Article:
Julie Proudfoot

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Bendigo Writers festival 2014
book reviews
It is these insights into Luke's disturbed mind that makes this book so compelling.  Although occasionally we see things from the perspective of Angie, the one that Luke most wants to 'help', most of the novella is written from his point-of-view, revealing the deterioration of his state-of-mind and the strange way that he interprets events and interactions and how that impacts on his other relationships. Of all the nightmare scenarios I can think of, having a neighbour who's a stalker would have to be one of the worst.

Lisa Hill, ANZ Lit Lovers  

The Neighbour lulled me first with the normality of life in Australian suburbia and despite the fact that the plot is sketched out on the back cover, still managed to blindside me with the inciting moment.  Perhaps it was denial though; that I didn't want to think that Proudfoot would do what she did.  Once I was over that initial shock (one that had me put the book down for a moment), I was drawn back in as she slowly began unravelling personalities, mysteries and histories. It was a tense journey that kept me close.

Sean Wright, Adventures of a Bookonaut

The Neighbour does deal with dark aspect of suburbia, but its impact is different from other writers' work. Whereas books like Dawn Barker's Let Her Go tease the reader with the possibility that something awful will happen... the terrible event in The Neighbour happens early and happens hard, leaving the reader in no doubt. When it occurs, it's of such a horrific nature that its impact reverberates throughout the rest of the story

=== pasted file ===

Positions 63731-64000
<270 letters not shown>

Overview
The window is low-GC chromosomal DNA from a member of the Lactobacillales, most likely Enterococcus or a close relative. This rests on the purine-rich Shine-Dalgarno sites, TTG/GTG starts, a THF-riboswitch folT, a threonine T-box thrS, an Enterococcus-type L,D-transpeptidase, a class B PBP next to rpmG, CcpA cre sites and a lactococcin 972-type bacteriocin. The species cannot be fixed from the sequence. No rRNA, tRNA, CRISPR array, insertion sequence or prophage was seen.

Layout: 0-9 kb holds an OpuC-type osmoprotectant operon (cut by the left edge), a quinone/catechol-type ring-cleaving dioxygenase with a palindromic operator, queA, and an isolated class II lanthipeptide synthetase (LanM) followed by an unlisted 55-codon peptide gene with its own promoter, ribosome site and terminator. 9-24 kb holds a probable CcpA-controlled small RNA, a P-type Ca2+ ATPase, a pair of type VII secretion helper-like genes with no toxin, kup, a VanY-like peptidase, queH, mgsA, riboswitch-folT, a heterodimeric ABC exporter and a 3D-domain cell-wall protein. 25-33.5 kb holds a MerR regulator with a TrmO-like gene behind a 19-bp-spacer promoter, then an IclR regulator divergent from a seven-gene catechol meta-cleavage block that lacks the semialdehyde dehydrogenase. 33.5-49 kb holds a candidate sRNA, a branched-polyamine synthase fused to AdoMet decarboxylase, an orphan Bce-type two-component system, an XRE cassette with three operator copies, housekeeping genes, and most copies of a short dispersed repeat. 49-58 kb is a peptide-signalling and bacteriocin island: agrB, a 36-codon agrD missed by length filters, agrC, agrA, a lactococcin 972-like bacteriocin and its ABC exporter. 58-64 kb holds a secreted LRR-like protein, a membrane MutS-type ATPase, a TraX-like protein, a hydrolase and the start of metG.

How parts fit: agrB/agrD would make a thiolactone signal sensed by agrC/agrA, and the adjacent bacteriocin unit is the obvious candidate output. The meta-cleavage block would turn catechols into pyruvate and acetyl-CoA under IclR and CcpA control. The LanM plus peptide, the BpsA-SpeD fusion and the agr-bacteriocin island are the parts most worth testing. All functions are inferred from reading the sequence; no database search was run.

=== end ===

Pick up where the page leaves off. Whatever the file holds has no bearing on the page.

Elizabeth Lhuede, Australian Women Writers Challenge.

The Neighbour is a powerful blend of psychological drama and domestic realism, and it tackles some weighty themes?guilt, redemption, coping with grief?without ever feeling heavy-handed. One of the reasons it struck me was its potential resonance with readers: it deals with a topic that's quite controversial and a situation that could happen to anyone (without wanting to give too much away, the story centres on a terrible accident that changes the lives of two families who live next door to one another).

Carody Culver, Editor

"The Neighbour is an astute psychological drama that offers a powerful and literary meditation on the nature of guilt and responsibility."

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